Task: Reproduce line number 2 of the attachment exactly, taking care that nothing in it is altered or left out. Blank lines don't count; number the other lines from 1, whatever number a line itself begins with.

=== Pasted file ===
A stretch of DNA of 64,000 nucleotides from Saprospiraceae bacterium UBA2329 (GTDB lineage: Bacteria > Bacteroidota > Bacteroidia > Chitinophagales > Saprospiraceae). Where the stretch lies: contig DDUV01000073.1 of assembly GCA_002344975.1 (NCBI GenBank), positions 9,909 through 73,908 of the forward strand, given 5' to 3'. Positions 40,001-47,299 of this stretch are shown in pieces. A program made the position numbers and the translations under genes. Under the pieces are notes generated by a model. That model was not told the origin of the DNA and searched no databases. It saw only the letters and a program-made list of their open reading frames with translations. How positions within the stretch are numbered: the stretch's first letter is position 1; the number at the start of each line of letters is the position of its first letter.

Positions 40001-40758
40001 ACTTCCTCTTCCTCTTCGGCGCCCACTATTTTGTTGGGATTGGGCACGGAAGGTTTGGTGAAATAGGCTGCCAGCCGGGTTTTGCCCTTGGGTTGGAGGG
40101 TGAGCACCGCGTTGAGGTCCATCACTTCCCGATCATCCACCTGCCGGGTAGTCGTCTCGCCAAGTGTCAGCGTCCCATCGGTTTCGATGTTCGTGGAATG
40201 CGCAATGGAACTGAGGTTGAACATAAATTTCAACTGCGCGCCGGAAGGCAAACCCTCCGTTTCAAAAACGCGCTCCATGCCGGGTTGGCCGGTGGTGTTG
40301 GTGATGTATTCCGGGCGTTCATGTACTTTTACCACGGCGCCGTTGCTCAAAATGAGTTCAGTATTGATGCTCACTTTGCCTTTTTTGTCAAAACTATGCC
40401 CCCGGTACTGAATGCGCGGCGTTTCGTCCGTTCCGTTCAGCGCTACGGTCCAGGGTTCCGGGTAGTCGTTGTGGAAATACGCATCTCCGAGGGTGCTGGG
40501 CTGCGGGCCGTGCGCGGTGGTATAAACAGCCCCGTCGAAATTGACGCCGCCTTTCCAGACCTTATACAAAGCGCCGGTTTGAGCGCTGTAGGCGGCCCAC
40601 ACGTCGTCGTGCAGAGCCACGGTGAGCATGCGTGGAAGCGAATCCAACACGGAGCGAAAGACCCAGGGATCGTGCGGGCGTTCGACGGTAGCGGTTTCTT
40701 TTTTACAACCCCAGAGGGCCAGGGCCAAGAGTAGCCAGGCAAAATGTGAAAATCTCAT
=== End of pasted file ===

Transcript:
Positions 40001-40758